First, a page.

Part biography, part history lesson, and part turn-out-the-vote rally, Manhattan Theatre Club’s world premiere of Bella Bella, written and performed by Tony Awards favorite Harvey Fierstein, pays tribute to the legendary New York politician, lawyer, activist, and feminist Bella Abzug (1920-98) with love, laughs, and timely relevance, in a limited engagement at New York City Center. Directed with gusto by Kimberly Senior, Fierstein’s first-person direct-address monologue, based on “the words and works” of “beautiful” Bella, traces the personal life and public career of the feisty reformer with all of the chutzpah for which she was known.
It’s September 1976, 2 am, and candidate Bella Abzug is awaiting the final results of election night in her run for the New York State Senate; should she win, she would be the first woman in history to hold that position (she didn’t). Holed up in the bathroom of her hotel room at The Summit on the Upper East Side, she reflects on where she came from, what she’s done, and how she got there, and considers what she wants for our country and what she finds unacceptable – the pressing human issues that motivated her entry into the political arena.
From her clever campaign slogan (“This woman’s place is in the house – The House of Representatives”) to her impassioned advocacy for women’s rights, civil rights, gay rights, and abortion rights, the show provides an important recap of Abzug’s groundbreaking contributions to the advances made in our recent history. It also presents her no-holds-barred exposé of what’s gone wrong – noted in her fervent stance against discrimination, war, and dirty politics, along with her outspoken criticisms of fellow politicians and former Presidents (calling out everyone from FDR and Harry Truman to JFK, LBJ, and Gerald Ford) – and her female-centric suggestions on how to fix it (with her call for women to change “the nature of power, not let power change the nature of women”).
Fierstein’s solo performance delivers both the fire and commitment of “Battling Bella” and her forthright sense of humor, in their shared New York accent and language peppered with Yiddish expressions and occasional expletives. He moves actively around the stage, fervently talking with his hands and making readily legible facial expressions that capture the energy and emotion that the real-life Abzug exuded, pointing at people in the audience and asking rhetorical questions to keep us fully involved in her captivating story and responding to her outgoing larger-than-life persona. And he notably shifts from the generally high-decibel level and upbeat mood to a somber tone of profound gravity when discussing her devastating defeat in the legal appeals of Willie McGee (executed in 1951 under the heinous Jim Crow laws of the old South), and later to a moment of sober realization that “I’m gonna lose” the bid for State Senator, by a margin of less than 1%, due to the machinations of her party and the press.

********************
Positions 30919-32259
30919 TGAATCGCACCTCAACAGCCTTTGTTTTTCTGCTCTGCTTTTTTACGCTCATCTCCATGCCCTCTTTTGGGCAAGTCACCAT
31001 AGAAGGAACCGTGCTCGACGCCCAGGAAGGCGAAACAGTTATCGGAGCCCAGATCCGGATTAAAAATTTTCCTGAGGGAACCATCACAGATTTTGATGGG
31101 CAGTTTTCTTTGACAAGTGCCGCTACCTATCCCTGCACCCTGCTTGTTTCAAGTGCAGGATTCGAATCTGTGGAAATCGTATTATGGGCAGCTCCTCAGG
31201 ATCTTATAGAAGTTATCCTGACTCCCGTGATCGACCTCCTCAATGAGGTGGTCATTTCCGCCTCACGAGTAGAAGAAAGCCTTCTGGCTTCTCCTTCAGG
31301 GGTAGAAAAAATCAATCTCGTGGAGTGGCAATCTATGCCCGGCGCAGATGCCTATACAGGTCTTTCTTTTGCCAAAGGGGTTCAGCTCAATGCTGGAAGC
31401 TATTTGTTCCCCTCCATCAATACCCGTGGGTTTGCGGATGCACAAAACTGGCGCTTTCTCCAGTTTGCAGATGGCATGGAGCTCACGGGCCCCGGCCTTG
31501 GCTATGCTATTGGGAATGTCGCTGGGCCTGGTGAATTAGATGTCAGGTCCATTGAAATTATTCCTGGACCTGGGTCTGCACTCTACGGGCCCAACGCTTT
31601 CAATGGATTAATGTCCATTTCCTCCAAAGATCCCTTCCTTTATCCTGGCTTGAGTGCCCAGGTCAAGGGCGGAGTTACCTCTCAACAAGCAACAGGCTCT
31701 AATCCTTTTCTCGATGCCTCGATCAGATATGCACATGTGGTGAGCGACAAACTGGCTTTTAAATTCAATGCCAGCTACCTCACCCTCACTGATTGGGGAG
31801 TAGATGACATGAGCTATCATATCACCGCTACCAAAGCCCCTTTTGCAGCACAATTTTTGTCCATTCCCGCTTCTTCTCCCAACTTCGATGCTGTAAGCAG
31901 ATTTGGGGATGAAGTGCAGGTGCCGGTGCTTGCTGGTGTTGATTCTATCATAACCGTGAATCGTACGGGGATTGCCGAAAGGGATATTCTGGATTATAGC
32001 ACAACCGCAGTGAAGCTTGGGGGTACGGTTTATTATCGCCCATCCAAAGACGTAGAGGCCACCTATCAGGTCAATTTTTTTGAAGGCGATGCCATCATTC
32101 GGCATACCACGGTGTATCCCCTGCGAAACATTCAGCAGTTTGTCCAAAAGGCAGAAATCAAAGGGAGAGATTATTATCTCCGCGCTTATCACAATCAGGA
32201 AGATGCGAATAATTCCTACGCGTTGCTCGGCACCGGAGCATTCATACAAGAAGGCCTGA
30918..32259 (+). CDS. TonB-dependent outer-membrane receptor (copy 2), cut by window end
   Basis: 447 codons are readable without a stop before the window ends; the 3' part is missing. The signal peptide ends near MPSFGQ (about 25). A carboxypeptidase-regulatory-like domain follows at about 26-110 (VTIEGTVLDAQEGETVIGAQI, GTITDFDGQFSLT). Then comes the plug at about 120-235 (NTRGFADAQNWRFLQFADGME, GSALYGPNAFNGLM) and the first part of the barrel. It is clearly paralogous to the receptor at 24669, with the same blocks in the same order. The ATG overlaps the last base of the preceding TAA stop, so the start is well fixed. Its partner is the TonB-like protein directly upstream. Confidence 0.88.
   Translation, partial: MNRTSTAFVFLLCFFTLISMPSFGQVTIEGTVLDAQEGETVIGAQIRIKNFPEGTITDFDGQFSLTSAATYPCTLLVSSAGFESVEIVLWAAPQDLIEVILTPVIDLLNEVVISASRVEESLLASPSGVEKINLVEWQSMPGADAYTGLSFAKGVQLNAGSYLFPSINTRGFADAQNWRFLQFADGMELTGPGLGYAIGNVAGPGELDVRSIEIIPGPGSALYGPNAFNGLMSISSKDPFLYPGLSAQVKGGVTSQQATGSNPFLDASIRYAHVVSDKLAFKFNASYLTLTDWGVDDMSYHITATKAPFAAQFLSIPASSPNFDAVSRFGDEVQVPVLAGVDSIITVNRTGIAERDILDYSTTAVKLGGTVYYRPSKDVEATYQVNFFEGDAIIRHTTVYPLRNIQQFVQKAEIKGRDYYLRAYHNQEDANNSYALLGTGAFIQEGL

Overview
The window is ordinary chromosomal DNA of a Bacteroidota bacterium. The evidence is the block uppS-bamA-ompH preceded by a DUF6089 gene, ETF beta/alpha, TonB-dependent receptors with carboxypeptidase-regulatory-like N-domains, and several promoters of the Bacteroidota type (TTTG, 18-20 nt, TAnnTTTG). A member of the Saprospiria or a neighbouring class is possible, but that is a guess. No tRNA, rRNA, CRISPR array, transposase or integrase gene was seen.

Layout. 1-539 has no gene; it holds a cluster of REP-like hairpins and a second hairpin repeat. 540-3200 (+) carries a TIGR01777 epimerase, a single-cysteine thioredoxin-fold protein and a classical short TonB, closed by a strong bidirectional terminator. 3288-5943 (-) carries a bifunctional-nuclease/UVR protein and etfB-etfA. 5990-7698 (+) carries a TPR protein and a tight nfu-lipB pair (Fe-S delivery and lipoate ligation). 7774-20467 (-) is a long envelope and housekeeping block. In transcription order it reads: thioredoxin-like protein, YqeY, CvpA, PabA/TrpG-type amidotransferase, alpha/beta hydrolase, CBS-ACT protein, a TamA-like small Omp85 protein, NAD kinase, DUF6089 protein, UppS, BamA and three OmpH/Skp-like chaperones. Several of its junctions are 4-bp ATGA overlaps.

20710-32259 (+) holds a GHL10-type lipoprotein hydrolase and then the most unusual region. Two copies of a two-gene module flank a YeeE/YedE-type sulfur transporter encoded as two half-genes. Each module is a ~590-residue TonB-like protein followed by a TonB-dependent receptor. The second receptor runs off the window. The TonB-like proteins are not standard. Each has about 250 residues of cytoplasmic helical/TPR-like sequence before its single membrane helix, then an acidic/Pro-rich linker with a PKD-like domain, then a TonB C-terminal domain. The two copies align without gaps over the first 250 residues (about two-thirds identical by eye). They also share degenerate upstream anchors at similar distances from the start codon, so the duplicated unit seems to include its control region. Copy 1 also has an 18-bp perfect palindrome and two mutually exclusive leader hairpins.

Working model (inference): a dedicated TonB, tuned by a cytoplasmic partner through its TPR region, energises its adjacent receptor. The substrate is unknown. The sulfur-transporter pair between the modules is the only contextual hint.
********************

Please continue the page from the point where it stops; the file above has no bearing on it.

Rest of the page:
The show’s design is effective in its recreation of the hotel exterior and bathroom, strewn with Bella’s hat boxes, luggage, and campaign signs (set by John Lee Beatty) and a costume (by Rita Ryack) featuring her signature hat (which, she tells us, she began to wear to distinguish herself, in the eyes of her male colleagues, from their female assistants, since “no one would tell a woman in a hat and gloves to go fetch them coffee”). Fierstein appears not in drag, but in a black shirt and pants, with just the hat and black nail polish on his bare feet to identify his female character. But then there’s that elephant in the room. With his obvious respect for Bella Abzug and her lifelong fight for equality, is it appropriate for a man to play her part, thereby taking a powerful leading role away from a woman, when there are comparatively few strong female characters written for women to play? But he does it so well, in an entertaining and compelling non-stop 90 minutes filled with empathy, wit, and admiration.
At a time in our country when so many of Abzug’s progressive actions are in danger of being reversed, Harvey Fierstein reminds us that our votes count and one woman (or a man who supports her causes) can make a difference – especially one with the dedication and drive celebrated in MTC’s inspiring production of Bella Bella.
Running Time: Approximately 90 minutes, without intermission.